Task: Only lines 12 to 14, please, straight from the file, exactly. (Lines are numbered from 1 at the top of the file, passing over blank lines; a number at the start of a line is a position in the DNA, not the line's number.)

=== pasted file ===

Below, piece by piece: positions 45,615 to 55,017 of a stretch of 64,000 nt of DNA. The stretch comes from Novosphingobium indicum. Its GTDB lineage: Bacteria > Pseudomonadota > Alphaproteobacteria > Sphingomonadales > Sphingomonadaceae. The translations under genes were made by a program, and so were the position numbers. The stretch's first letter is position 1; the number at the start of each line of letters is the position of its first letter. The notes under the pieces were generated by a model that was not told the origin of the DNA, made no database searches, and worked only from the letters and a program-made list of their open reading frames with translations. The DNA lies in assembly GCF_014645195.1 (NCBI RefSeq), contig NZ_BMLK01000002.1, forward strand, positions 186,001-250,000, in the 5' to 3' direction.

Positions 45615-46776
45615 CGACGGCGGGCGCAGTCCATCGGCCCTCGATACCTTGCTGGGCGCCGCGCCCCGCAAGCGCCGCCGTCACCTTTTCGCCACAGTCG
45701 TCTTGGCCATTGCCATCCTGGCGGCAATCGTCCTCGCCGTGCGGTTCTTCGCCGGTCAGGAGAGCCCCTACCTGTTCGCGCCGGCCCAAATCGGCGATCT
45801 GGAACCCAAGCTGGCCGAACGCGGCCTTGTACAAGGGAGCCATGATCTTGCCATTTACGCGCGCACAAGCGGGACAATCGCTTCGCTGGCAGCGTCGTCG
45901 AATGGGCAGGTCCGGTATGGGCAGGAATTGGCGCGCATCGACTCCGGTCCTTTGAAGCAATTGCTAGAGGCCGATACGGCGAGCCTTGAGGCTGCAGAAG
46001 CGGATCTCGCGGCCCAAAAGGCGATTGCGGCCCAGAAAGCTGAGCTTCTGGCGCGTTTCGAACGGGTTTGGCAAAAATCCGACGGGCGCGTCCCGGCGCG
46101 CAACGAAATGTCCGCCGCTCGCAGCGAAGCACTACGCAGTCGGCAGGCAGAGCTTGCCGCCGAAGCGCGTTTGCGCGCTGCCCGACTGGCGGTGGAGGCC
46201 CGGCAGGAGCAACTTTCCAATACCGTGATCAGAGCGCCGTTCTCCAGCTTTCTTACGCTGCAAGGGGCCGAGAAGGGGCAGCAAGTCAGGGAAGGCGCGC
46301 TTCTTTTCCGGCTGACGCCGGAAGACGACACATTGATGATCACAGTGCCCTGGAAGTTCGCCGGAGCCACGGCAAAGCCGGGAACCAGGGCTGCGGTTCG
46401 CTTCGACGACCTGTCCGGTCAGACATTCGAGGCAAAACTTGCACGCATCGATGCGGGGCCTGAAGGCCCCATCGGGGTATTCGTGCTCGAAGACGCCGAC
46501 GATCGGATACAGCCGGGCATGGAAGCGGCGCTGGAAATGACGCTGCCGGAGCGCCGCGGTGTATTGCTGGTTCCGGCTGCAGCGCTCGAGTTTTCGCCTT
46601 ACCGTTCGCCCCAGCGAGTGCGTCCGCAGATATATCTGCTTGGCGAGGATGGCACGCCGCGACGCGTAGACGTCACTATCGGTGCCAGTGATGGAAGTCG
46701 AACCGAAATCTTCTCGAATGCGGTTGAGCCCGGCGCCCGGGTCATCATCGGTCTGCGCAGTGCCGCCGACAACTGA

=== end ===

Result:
46501 GATCGGATACAGCCGGGCATGGAAGCGGCGCTGGAAATGACGCTGCCGGAGCGCCGCGGTGTATTGCTGGTTCCGGCTGCAGCGCTCGAGTTTTCGCCTT
46601 ACCGTTCGCCCCAGCGAGTGCGTCCGCAGATATATCTGCTTGGCGAGGATGGCACGCCGCGACGCGTAGACGTCACTATCGGTGCCAGTGATGGAAGTCG
46701 AACCGAAATCTTCTCGAATGCGGTTGAGCCCGGCGCCCGGGTCATCATCGGTCTGCGCAGTGCCGCCGACAACTGA